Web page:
Unlike a court proceeding which is an orthodox method of dispute resolution embedded in the constitutional framework of every state, resorting a case to arbitration requires a specific expression of will from both parties. This is done through arbitration agreement. Substantially, just like any other agreement, it is a bilateral legal arrangement between two or more parties. If the agreement is made after a dispute has arisen, it is referred to as an „agreement of submission to arbitration“. If, however, it is contained in the very contract which is the base of the parties' dispute, it exists in the form of an arbitration clause. Arbitration clause, therefore, is a technical manifestation of an arbitration agreement when such an agreement is made before the dispute itself. Unlike an agreement of submission, an arbitration clause must be crafted in advance and with great care so as to include both the elements specific enough to define the substance of a potential dispute but remain vague enough to broaden the scope of disputes it can subsequently be applied to. Given the flexibility of its international character, international arbitration may consist of many different legal segments, all amalgamated into a single procedure.
Most arbitral institutions and many government bodies that list arbitration as one of their competences recommend a clause the parties can then simply insert in their contract without having to deal with troubles of drafting their own. Foreign Trade Chamber of Bosnia and Herzegovina is no exception and on its website it recommends the following clause: „The Contracting Parties agree that in the event of a dispute arising from or in connection with this Contract, they shall entrust its resolution to the Arbitration court of the Foreign Trade Chamber. Further suggested to the parties are other appropriate provisions which may be included in the clause, such as the number of arbitrators, applicable law, language of the arbitral proceeding etc. These should be included on the same page but outside the arbitral clause itself which is, therefore, rather short and only contains the competent body that will carry out the procedure.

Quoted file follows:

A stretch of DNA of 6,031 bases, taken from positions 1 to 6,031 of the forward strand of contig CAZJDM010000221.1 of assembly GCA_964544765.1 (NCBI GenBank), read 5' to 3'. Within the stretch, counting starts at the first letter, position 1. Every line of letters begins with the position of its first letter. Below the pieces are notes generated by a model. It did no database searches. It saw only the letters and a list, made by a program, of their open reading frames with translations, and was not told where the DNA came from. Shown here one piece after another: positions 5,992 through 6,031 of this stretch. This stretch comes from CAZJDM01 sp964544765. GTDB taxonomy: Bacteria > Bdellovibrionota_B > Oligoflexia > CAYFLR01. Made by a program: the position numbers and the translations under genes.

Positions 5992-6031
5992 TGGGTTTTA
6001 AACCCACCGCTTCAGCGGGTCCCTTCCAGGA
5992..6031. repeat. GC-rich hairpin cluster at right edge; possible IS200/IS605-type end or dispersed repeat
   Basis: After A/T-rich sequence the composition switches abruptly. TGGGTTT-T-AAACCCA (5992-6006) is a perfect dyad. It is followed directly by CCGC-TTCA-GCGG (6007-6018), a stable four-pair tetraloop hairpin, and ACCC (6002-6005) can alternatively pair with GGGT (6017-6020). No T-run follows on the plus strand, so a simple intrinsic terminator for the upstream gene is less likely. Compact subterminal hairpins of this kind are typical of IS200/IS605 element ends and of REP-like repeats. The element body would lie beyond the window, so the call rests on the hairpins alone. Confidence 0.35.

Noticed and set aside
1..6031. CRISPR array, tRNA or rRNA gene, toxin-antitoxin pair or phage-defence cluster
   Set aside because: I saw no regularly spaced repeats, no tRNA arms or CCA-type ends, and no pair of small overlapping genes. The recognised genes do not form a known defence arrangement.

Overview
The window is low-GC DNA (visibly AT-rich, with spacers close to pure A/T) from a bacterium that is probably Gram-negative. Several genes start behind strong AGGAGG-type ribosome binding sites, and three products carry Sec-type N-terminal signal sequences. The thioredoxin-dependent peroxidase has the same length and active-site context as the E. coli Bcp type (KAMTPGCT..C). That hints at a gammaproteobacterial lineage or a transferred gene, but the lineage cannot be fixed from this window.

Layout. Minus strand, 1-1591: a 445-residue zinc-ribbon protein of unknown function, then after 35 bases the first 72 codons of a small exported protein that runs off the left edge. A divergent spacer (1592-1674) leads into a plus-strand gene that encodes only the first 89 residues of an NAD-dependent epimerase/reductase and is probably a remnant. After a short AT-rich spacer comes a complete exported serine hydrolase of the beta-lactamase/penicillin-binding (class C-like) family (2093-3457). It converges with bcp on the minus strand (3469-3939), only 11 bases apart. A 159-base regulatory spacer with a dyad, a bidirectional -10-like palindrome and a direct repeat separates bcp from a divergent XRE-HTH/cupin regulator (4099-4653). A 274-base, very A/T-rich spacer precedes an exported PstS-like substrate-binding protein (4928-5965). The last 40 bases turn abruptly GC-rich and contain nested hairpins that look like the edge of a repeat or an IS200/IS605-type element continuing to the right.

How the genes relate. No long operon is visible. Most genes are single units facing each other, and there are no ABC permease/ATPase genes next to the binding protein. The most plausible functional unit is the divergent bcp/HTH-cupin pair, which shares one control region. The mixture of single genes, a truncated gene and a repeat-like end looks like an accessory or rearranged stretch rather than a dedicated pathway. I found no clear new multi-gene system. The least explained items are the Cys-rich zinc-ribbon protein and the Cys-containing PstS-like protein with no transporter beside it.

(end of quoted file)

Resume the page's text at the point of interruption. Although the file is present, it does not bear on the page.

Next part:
The clause of the International Chamber of Commerce is similar in length but with a slightly different content. This one contains not only the competent institution but also the specific procedural rules according to which arbitration will be conducted.
An example of a longer, more detailed clause would be that of the Swiss Arbitration Centre. The Swiss clause specifies in more detail the nature of the dispute that may arise, provides for procedural rules, the competent institution, the number of arbitrators, the seat and the desired language.
Since the aforementioned arbitration clauses are only templates that may or may not be implemented by the parties and since every dispute is different, the terms „correct“ or „more suitable arbitration clause“ are not applicable here. Arbitration clauses simply exist for parties' convenience as a reference point of what future arbitration may entail. Therefore, clauses are there for educational purposes. Longer clauses are not in themselves better but they familiarize the parties and practitioners with different types of legal provisions needed for conducting international arbitration. For instance, by giving an example of the seat of the arbitration that not necessarily has to be in Switzerland but also elsewhere, the Swiss clause tells us that the seat does not have to be in the same state as the aribtral institution which means that lex arbitri does not have to be the law of the state where such institution is founded. It also tells us that the seat of the arbitration is not a reference to physical space, but rather to applicable law (lex arbitri). For this reason, it may be advisable to either create a slightly longer clause that encompasses more legal terms relevant to the process of arbitration or to create an addendum to the shorter one that references more structural elements of international arbitration.